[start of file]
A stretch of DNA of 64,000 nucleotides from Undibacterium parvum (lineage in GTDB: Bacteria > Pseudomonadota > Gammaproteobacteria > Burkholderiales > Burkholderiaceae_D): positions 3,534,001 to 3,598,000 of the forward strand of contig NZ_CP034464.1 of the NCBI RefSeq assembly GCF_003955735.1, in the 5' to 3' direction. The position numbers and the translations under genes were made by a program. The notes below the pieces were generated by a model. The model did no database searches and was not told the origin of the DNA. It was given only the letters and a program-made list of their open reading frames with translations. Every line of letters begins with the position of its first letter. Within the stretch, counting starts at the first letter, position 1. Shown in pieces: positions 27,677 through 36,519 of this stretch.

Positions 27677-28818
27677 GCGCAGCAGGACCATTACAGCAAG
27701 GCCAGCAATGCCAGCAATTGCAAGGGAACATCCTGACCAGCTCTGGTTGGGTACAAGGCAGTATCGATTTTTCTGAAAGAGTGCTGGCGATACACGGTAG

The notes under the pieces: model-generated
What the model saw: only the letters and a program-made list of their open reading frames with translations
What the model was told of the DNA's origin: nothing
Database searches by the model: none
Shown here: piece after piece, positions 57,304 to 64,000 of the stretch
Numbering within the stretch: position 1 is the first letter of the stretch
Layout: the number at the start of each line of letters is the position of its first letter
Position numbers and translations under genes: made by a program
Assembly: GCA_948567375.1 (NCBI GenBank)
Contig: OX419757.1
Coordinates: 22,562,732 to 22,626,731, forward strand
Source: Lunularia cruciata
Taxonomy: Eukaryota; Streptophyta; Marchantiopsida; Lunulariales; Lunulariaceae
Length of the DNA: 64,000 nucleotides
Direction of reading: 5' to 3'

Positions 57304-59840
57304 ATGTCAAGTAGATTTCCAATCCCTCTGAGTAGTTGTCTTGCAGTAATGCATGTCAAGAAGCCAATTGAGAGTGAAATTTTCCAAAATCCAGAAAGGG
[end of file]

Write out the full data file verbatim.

A stretch of DNA of 64,000 nucleotides from Undibacterium parvum (lineage in GTDB: Bacteria > Pseudomonadota > Gammaproteobacteria > Burkholderiales > Burkholderiaceae_D): positions 3,534,001 to 3,598,000 of the forward strand of contig NZ_CP034464.1 of the NCBI RefSeq assembly GCF_003955735.1, in the 5' to 3' direction. The position numbers and the translations under genes were made by a program. The notes below the pieces were generated by a model. The model did no database searches and was not told the origin of the DNA. It was given only the letters and a program-made list of their open reading frames with translations. Every line of letters begins with the position of its first letter. Within the stretch, counting starts at the first letter, position 1. Shown in pieces: positions 27,677 through 36,519 of this stretch.

Positions 27677-28818
27677 GCGCAGCAGGACCATTACAGCAAG
27701 GCCAGCAATGCCAGCAATTGCAAGGGAACATCCTGACCAGCTCTGGTTGGGTACAAGGCAGTATCGATTTTTCTGAAAGAGTGCTGGCGATACACGGTAG

The notes under the pieces: model-generated
What the model saw: only the letters and a program-made list of their open reading frames with translations
What the model was told of the DNA's origin: nothing
Database searches by the model: none
Shown here: piece after piece, positions 57,304 to 64,000 of the stretch
Numbering within the stretch: position 1 is the first letter of the stretch
Layout: the number at the start of each line of letters is the position of its first letter
Position numbers and translations under genes: made by a program
Assembly: GCA_948567375.1 (NCBI GenBank)
Contig: OX419757.1
Coordinates: 22,562,732 to 22,626,731, forward strand
Source: Lunularia cruciata
Taxonomy: Eukaryota; Streptophyta; Marchantiopsida; Lunulariales; Lunulariaceae
Length of the DNA: 64,000 nucleotides
Direction of reading: 5' to 3'

Positions 57304-59840
57304 ATGTCAAGTAGATTTCCAATCCCTCTGAGTAGTTGTCTTGCAGTAATGCATGTCAAGAAGCCAATTGAGAGTGAAATTTTCCAAAATCCAGAAAGGG